Ha. Rebel, all the way. I knew that before, but I just took the quiz and I think I may be as Rebel as they come. I've never been able to work in an office—and had five (!) jobs my first year out of college before I realized the corporate world and I simply weren't meant to be. And don't ever try to tell me what to do. It ain't happening.
Does anything tend to interfere with your ability to keep your healthy habits or your happiness? (e.g. travel, parties, email)
For my new book, The Biggest Bluff, I spent more time on the road than I ever had before. In 2018, I traveled for a total of about eight months. That's a lot of time away. So, I had to be incredibly mindful of making sure I was still leading a healthy lifestyle. At home, I cook almost all of my meals (all, these days). So, eating well is tough on the road. I try to only eat food where I see every ingredient. If there's sushi and sashimi at my destination, I'm all set. Otherwise, it can get tricky. But I try to book hotels with either kitchens or, at the least, good fridge space, and I go shopping first thing, to get healthy snacks, lots of fruit, and the like. I also travel with my own oatmeal and travel teapot! I also always pack a travel yoga mat, so that I make sure to keep my daily practice no matter where I am. The hardest thing is sleep and time zone changes. When I flew to Macau, I don't think I ever really adjusted. I do my best to follow good sleep hygiene practice, but this is the toughest thing for me to get right.
Have you ever been hit by a lightning bolt, where you made a major change very suddenly, as a consequence of reading a book, a conversation with a friend, a milestone birthday, a health scare, etc.?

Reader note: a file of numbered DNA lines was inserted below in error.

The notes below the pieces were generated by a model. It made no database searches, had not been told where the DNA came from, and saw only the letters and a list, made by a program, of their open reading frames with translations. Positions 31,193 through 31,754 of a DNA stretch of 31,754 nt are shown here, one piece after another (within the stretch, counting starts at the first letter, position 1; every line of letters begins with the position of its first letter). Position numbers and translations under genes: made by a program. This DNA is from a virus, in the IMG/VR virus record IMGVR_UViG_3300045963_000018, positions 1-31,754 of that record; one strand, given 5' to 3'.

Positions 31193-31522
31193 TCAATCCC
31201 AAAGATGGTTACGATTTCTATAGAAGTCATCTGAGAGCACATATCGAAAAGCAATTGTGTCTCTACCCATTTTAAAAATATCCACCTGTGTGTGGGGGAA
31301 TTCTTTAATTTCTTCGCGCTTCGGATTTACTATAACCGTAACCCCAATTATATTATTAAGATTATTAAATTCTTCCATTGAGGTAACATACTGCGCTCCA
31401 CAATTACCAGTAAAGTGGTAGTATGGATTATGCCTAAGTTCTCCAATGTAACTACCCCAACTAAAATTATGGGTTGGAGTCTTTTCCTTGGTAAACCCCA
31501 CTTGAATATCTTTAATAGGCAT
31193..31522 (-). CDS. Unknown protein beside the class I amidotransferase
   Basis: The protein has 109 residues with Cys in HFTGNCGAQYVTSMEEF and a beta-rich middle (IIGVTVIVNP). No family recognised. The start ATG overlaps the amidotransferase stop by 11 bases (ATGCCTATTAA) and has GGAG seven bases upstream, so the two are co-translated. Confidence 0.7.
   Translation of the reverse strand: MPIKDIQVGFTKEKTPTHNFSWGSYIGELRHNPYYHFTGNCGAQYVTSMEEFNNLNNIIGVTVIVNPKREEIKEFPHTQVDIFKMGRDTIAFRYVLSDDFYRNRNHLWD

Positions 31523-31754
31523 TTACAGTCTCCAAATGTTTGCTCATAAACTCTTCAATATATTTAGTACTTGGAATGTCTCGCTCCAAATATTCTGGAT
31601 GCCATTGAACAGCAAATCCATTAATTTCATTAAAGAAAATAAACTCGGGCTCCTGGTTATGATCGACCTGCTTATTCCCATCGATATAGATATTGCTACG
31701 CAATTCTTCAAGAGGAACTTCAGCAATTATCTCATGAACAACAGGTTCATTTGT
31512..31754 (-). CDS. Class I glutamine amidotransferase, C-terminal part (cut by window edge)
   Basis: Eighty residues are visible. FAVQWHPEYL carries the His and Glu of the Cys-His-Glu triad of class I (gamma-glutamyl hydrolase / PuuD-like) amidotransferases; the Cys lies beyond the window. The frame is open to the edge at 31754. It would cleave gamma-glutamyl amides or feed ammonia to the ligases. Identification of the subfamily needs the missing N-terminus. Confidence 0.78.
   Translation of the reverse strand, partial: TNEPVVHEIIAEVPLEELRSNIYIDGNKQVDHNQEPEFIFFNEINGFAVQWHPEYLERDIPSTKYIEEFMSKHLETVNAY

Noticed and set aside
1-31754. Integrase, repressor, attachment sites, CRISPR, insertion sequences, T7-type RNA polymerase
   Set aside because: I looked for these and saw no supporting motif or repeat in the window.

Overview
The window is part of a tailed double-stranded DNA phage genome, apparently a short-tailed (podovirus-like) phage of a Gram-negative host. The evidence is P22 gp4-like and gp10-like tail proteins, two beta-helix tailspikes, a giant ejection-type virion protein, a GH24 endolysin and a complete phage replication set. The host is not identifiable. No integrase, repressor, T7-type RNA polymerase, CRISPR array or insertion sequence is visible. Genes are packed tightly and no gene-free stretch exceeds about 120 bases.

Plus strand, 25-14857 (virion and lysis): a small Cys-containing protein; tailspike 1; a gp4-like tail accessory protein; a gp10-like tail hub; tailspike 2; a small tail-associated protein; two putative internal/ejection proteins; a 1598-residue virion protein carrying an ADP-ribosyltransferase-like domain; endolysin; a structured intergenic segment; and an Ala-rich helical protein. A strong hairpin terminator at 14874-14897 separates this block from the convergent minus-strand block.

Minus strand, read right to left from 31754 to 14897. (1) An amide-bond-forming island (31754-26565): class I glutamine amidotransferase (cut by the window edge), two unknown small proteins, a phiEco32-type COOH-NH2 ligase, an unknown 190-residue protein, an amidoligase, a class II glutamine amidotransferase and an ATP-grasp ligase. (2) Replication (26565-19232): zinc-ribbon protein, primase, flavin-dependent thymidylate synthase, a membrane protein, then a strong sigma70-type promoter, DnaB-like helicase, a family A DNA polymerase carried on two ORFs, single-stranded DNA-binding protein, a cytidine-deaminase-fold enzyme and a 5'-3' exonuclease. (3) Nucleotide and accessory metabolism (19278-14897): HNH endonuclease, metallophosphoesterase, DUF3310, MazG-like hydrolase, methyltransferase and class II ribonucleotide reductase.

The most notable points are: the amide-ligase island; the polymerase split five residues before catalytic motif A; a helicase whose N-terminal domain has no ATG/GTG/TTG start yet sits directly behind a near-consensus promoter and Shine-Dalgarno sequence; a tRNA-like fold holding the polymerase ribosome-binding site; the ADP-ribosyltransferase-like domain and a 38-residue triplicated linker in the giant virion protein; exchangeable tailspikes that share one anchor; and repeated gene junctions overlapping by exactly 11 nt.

It was more of a slow lightning strike. The inspiration for my latest book was a series of life setbacks—a sudden autoimmune condition that left me unable to leave the apartment; the sudden death of my grandmother; multiple people in my family losing their jobs at once. It made me realize how much of a role chance plays in life. It fully opened my eyes to the extent that things we think we control are actually far outside our abilities to direct.
Is there a particular quotation that has struck you as particularly insightful?
The quote I used to open my first book, Mastermind, is one that has guided my life ever since I first discovered it. It's from W. H. Auden, one of my favorite poets. "Choice of attention—to pay attention to this and ignore that—is to the inner life what choice of action is to the outer. In both cases man is responsible for his choice and must accept the consequences. As Ortega y Gasset said: 'Tell me to what you pay attention, and I'll tell you who you are.'" It seems endlessly relevant.
Has a book ever changed your life—if so, which one and why?
The Little Prince. From the moment I first read it as a child, it took my breath away. And I've returned to it many, many times since—in Russian, the way I first read it, in French, in English—throughout my life, taking new lessons each time. It's a masterpiece—and a master guide for how to live your best life.
In your field, is there a common misperception or incorrect assumption that you’d like to correct?
Yes. Two. First, that writing is easy and you don't have to work hard. Second, that writing shouldn't be well compensated, because, come on, it's art! It should be free. Writers need to eat. And writers should be paid for their work. And there's no myth more dangerous than that of the starving artist who must starve to create.
Author photo courtesy of Neil Stoddart and PokerStars